Wednesday, September 28, 2011

Become a Change Leader - Life gets in the Way part 7

So for the last 6 (or so) posts I have been talking about how life gets in the way and have been living it, which is why my posts are so sporadic. I hope I have shared some ideas about how you can reflect on the past, learn from mistakes, plan for the future, blah, blah, blah.

All of this is useless if you can't make the change happen. So what happens when you aren't the boss? when you dont have the authority to "make it so"?

You need to Become a Change Leader! No, don't worry you wont need spandex, tights or a cape, but that would be awesome!

This will not be an overnight change, but it will pay off. 

Rather than reinvent the steps to your superhero transformation, you should learn from a true Change Leader, Dahna Goldstein. 

Dahna recommends these steps:
  1. Become an expert
  2. Build relationships
  3. Understand your organization’s context
  4. Plan and communicate
Yep, just like that and presto! Ok, no not really presto. But the regular tactics wont work, you will need a real plan to become the Change Leader your organization needs.

And that will conclude this series that seemed like it would never end because life was getting in the way.

Tuesday, September 6, 2011

Silo Situation- Life gets in the Way part 6

"...allowed their culture to dictate their obsolescence." says Peter Campbell in his post about the Silo Situation.

It reads like a preview for a Hollywood script written by John Grisham starring John Cusak. It all seemed simple enough, the organization had the right hopes, the right mission and the right people but somewhere along the way they "...allowed their culture to dictate their obsolescence." This is the story of the one man who witnessed the whole bizarre series of events....

I have worked in a couple organizations where this Silo Situation was rampant. Each department, each team was so self sufficient that you would have no idea they were all one organization. But they were each successful and funding was flowing. So why question success? Why question what is working?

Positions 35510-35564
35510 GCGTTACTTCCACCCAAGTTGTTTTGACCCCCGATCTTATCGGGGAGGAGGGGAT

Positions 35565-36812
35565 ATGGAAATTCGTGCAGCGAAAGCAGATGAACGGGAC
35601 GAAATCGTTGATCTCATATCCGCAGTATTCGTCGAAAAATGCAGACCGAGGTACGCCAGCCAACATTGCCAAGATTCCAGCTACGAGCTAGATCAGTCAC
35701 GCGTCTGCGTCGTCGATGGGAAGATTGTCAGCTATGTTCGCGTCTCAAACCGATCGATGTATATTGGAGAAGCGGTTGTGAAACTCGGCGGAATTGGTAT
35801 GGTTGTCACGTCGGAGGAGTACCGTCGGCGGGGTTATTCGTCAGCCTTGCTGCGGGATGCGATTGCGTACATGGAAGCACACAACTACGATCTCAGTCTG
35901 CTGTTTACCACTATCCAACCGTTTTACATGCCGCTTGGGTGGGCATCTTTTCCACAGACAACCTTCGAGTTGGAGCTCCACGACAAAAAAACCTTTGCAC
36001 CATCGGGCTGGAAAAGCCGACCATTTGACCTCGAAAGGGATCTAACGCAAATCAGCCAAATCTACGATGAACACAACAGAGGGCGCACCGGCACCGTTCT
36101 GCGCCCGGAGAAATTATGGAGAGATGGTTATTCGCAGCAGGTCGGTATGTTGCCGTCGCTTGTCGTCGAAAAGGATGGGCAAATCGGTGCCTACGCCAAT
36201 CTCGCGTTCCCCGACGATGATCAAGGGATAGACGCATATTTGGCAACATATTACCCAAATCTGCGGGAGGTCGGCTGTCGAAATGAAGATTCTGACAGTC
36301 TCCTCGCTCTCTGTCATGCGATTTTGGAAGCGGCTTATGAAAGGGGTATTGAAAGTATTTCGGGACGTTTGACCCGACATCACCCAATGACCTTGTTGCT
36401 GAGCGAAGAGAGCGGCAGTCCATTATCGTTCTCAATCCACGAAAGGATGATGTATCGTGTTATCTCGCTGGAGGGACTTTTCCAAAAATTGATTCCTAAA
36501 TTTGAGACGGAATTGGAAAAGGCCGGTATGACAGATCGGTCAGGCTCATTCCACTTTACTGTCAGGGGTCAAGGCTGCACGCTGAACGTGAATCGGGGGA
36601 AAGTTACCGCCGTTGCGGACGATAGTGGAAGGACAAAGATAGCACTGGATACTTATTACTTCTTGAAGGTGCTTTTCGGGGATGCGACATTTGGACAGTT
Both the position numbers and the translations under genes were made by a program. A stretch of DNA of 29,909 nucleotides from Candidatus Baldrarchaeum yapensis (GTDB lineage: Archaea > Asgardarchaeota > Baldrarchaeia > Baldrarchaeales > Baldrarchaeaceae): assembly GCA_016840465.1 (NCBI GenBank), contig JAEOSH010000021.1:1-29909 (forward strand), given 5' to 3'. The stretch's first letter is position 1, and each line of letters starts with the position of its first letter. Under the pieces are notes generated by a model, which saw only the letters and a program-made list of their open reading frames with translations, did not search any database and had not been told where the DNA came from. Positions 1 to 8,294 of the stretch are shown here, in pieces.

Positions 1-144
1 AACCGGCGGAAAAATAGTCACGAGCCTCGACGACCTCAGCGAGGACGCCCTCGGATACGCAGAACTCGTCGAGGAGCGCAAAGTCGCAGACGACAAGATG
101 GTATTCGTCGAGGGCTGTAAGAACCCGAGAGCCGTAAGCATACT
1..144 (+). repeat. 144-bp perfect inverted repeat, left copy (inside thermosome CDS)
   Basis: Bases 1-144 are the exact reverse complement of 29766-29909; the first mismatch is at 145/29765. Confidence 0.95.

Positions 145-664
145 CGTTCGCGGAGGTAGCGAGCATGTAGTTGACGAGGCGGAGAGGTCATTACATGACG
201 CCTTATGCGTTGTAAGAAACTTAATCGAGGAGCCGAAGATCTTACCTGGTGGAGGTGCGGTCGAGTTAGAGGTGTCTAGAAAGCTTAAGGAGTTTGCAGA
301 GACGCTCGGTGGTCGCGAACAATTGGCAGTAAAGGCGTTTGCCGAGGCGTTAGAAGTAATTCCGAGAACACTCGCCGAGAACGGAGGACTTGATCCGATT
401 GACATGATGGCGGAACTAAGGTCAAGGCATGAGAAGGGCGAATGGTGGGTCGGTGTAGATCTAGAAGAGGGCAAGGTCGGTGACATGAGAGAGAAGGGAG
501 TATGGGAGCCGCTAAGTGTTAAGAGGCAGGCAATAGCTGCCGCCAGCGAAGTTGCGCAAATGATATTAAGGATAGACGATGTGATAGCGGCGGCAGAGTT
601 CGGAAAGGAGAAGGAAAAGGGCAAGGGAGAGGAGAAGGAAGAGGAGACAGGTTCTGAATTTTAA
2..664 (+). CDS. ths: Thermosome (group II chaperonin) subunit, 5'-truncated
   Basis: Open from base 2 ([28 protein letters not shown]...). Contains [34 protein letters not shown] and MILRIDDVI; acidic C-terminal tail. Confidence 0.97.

The silos were created because a grant was funding the program, so the team worked in an isolated group. Or this was a pilot program and needed to be secluded in case it didnt work. Or staff performance is only reviewed based on individual and department success. Or culture encouraged hoarding of information to gain power. Or leadership played favorites and kept secrets. There are so many reasons silos start.

We rest on our current and past success which clouds our ability to see the "silo situation." At the organizations I worked at you could always hear whispers about how bad the silos were.  But no one was willing to speak up, because those that did had faded off into the sunset. Suddenly though a big change happened, a funding problem, a crisis, change in leadership or whatever. Then one day we are all wearing buttons that say "silo busters." The org is buzzing with rhetoric and focus groups to destroy the silos. But don't we store all of our grain in silos? (sorry couldn't resist the random comment, just seeing if you are still reading)

When will we learn that collaboration is not new and is not a buzz word? Please don't let life get in the way of finding the silos in your org.

And oh yeah, go read Peter Campbell's AWESOME post!  (this time I will remember the link... sorry Peter)